Carol Lee hesitates.   "I don't think you're ready for this tale."  After all, she is not accustomed to wasting her talents on delivering her stories to just one lone desperado in a vegetable bin jail house.  Suddenly, she jumps up and jumps down from the red clay bank.

 "I don’t think you know anything….”

 Carl hops down into the cellar.

“Was you about to yodel?”

 "The lamp light through the cracks in the floor are dim, and I  just turned off the cellar lamp with no more matches for a relight, so I figured I’d need more light to read the story."

Carl scolded her.  “Carol Lee, you know what your Mama told you about telling us them lies.”

  The blonde cousin retaliated quickly.  "You know grownups just get upset when they’re not the ones telling the stories.  Now that’s a lot worse than my stories."  She takes a step up and looks out the door.  "By the way, where’s the prisoners?”

  "They took off for the bottoms when they heard Abe Rainey’s dogs barking down there.”

 "They’re gonna git theirselves shot for shore.”

 "They’ll come arunning.”  Carol Lee raises back her head and opens her mouth.

Mama shakes her head as she and Grandma both stand and watch the twelve-year old as the yodel echoes across the gullies.  “That girl has the strongest lungs of any kid I’ve ever seen.”

Grandma yells, "Carol Lee, you know the Bible says only Roosters can yodel and whistle.  You're a hen."

Carol Lee doubts the Bible says that but the yodel stops as her brothers come running up the hill from the bottom land. 

  “What are you two doing down there? Didn’t you hear them dogs.  And where there’s guns, there’s stray bullets.  Now unless you go directly with a grown hunter, you’re not to be going down there.”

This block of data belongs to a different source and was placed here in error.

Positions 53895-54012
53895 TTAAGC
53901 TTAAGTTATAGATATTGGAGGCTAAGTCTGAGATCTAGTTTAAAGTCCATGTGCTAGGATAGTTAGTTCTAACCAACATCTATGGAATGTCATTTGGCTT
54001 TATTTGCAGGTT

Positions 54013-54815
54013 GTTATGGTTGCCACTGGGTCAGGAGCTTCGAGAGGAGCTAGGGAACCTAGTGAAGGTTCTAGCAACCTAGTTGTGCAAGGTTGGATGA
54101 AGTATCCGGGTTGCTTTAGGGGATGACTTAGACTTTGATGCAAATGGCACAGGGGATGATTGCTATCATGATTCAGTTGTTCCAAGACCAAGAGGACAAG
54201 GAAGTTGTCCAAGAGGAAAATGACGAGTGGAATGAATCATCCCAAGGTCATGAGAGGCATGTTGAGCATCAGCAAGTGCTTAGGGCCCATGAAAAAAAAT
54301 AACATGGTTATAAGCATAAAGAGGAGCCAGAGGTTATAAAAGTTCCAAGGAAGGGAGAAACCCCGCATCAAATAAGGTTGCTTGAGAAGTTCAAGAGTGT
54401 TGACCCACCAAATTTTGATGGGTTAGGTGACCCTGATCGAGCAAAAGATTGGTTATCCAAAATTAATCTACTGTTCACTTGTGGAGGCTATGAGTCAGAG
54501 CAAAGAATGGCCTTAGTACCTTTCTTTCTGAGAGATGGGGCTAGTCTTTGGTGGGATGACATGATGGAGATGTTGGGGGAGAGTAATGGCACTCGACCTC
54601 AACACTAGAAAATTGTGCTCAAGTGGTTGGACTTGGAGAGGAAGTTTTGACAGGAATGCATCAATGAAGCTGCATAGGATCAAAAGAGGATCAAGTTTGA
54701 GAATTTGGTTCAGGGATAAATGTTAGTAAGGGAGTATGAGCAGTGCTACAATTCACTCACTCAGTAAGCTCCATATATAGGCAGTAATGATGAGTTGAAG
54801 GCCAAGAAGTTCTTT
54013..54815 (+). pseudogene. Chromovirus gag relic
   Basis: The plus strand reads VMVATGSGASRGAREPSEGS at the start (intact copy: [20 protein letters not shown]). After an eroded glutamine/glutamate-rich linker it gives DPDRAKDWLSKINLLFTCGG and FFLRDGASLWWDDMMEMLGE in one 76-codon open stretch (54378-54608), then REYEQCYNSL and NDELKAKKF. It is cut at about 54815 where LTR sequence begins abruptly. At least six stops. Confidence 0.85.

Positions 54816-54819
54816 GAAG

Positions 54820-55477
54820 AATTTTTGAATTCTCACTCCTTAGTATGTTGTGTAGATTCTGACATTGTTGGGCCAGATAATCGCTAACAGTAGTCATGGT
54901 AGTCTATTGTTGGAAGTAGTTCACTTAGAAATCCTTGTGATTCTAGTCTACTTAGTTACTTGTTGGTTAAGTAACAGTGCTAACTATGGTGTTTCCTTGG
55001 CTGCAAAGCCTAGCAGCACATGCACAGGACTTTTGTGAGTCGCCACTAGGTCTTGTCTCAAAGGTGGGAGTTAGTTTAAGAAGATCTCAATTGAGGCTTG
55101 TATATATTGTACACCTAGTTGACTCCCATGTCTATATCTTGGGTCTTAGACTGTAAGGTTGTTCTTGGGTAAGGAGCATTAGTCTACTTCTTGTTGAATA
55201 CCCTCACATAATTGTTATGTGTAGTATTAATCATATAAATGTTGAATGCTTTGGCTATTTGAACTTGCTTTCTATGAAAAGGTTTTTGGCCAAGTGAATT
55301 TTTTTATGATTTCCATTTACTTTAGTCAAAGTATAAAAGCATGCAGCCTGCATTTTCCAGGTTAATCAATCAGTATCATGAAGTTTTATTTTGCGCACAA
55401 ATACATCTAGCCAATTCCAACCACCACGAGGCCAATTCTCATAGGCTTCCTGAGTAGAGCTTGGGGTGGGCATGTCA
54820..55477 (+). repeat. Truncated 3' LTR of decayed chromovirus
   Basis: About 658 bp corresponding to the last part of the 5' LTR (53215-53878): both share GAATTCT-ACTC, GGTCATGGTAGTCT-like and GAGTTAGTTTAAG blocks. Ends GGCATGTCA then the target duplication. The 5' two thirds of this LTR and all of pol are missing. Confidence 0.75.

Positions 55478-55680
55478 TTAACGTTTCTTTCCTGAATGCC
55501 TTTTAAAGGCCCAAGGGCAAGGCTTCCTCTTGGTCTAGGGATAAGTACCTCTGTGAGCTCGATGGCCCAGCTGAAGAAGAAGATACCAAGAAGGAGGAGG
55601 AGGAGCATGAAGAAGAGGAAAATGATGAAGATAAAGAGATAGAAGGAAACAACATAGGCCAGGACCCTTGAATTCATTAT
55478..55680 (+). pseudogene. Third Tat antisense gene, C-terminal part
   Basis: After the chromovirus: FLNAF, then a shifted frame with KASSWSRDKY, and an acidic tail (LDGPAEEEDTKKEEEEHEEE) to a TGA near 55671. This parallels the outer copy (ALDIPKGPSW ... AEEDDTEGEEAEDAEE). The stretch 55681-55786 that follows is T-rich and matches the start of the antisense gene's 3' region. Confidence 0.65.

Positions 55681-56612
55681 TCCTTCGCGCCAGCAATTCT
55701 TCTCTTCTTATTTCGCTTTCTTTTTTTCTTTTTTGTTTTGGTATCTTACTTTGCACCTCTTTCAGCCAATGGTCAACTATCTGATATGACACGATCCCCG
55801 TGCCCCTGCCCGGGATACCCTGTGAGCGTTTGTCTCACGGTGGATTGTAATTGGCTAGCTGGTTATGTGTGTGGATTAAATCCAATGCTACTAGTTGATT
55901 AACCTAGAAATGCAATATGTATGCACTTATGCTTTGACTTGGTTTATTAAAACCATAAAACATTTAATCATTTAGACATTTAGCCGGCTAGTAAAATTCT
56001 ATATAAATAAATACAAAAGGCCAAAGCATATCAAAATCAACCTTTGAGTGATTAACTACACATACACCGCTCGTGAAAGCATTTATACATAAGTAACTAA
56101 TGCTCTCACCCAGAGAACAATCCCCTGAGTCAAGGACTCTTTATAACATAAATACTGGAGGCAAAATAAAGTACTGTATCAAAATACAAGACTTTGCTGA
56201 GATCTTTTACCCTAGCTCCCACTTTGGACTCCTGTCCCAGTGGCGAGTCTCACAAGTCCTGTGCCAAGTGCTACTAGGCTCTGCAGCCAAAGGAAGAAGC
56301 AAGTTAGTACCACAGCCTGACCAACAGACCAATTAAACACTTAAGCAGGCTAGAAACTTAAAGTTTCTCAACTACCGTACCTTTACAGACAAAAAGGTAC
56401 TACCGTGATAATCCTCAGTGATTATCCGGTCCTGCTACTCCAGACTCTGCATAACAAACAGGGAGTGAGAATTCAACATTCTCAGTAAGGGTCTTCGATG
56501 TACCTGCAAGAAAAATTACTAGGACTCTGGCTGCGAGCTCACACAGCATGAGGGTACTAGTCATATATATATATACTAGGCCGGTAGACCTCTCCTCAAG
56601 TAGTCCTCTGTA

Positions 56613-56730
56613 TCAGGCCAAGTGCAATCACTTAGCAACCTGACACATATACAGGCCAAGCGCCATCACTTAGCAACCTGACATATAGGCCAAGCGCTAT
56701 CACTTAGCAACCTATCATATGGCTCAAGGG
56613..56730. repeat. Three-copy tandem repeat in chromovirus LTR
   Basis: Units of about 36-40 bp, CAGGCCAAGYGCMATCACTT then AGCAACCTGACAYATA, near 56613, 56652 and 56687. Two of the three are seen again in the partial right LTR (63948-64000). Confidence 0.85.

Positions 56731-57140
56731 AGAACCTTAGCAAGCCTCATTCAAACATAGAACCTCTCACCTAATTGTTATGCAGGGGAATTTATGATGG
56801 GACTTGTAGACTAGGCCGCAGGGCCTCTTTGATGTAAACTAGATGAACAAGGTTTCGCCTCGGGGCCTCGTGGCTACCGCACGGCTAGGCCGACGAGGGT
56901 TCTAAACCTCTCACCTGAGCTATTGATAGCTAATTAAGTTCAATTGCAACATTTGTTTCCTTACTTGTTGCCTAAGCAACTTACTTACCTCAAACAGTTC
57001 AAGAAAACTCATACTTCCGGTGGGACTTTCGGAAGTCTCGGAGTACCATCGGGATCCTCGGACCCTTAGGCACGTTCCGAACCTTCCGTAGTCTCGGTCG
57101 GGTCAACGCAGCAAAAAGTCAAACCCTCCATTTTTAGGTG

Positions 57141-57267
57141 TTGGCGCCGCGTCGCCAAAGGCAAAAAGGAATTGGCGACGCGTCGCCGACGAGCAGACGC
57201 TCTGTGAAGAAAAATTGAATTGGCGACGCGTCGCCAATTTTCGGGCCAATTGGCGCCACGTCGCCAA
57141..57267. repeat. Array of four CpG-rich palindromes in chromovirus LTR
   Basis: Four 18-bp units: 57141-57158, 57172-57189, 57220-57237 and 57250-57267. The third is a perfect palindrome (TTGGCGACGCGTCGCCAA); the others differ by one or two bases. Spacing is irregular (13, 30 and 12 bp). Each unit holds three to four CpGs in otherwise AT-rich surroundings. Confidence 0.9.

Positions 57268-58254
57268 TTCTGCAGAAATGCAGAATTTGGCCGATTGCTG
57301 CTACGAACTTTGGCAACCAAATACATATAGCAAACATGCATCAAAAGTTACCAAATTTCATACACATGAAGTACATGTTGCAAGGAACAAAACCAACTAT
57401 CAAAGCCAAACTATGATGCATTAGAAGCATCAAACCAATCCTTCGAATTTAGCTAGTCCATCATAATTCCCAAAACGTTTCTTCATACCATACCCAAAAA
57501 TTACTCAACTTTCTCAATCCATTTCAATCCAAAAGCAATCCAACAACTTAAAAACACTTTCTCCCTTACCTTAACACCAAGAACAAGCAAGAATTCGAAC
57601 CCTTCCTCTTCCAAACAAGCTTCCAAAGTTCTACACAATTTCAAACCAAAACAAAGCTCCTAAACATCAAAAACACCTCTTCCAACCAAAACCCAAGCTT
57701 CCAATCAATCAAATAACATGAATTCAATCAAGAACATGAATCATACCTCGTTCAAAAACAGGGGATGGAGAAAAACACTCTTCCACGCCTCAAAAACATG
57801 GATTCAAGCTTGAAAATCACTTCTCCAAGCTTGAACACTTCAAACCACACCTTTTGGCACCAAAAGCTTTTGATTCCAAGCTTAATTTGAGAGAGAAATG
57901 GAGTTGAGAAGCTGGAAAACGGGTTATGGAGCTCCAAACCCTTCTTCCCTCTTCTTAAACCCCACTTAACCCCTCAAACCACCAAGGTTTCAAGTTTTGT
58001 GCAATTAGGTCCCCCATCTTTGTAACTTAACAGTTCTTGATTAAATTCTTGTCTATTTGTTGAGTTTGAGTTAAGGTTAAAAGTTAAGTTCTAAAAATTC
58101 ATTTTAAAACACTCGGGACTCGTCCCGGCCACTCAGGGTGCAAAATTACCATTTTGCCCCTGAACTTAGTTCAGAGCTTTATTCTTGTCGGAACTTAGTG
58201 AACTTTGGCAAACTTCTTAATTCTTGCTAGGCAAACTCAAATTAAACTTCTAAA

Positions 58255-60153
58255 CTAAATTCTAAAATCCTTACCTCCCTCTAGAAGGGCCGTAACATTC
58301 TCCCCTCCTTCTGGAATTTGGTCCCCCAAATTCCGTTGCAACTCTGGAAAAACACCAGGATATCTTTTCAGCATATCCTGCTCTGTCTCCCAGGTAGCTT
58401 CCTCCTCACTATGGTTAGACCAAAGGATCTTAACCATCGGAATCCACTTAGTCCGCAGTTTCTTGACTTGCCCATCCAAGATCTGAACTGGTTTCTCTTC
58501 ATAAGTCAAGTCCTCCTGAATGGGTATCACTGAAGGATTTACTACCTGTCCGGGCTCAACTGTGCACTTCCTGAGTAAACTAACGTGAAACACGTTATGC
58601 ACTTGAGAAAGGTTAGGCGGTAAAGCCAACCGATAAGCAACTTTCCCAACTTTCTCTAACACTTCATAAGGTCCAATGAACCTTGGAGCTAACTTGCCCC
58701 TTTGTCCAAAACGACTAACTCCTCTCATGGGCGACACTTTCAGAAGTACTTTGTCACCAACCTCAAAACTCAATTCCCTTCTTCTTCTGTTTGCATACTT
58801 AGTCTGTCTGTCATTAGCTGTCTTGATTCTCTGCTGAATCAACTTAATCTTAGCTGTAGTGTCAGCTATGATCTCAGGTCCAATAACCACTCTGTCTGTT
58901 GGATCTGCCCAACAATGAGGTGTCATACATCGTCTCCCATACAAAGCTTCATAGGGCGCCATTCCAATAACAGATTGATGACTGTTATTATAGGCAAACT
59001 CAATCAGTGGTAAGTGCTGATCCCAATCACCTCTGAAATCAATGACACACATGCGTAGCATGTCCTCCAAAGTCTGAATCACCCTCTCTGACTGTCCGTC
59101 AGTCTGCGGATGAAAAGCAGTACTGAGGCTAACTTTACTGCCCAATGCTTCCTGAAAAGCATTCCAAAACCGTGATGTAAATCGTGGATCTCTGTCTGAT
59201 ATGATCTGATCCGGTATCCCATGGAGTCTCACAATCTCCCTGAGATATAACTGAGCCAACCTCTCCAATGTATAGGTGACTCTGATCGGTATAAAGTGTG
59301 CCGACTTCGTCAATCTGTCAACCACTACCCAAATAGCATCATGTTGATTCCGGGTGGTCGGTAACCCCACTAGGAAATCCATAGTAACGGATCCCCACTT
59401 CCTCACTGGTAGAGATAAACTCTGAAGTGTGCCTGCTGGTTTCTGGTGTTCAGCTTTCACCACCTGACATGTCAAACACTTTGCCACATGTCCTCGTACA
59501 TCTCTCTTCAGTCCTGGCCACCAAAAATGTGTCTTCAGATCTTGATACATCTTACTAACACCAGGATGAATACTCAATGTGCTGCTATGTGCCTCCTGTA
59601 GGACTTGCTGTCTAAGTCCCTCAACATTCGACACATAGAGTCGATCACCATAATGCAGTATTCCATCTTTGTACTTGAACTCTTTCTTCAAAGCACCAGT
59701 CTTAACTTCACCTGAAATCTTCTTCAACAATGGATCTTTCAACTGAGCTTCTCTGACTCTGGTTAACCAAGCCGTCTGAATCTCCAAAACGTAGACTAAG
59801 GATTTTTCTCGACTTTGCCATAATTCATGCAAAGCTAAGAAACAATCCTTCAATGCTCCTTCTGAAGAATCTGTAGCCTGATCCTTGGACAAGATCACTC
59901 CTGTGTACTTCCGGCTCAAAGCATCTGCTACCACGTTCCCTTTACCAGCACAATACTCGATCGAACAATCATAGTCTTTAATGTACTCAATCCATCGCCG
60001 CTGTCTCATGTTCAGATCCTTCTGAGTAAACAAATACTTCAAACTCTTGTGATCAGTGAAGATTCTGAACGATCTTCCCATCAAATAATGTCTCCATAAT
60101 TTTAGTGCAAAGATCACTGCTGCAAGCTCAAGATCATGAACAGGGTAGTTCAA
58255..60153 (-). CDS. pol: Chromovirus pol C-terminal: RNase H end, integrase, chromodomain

As Carol Lee turns around, Ralph comes up out of the root cellar and stands by Carl.  Mama said, “All of you go wash up for supper.  Carol Lee, you come and help with setting the table and you boys can bring up the water from the well.  And Carol Lee, shut that cellar door.  You younguns' know you're not suppose to be leaving that open.”

  “Grandma, can we set on the porch tonight and listen to the haunt stories with the men folk?”

  "Right now, Carl, you and Junior go get the water and Ralph and Lyndon, go haul in some more kindling wood.”

As Carol Lee follows Mama and Grandma into the house, Ralph whispers to his girl cousin, “Tell us about Hickory Jones and his elephant in the morning.”

Carol hangs back and whispers. “Meet me out by the wood cutting trail after breakfast dishes are done and bring the other boys.”

Ralph turns to follow Lyndon to the wood pile as Carl says to Junior, “That sister of yours sure knows how to weave tales.”

“Yeah, if she keeps telling lies, she’s gonna be the subject of them devil tales that the old men tell on the porch every night.”

Carol Lee pokes her head out of the kitchen window and says through the screen, “Yeah and if you don’t get to that water toting, Grandma’s gonna help you out of your skin.”

Later after she finishes washing and putting away the supper dishes, Carol Lee chuckles as she remembers how fast the boys took off for the well.  Well, she knows the boys will be waiting tomorrow after breakfast dishes to hear her story and this delay gives her a whole night of extra time to think up that tale.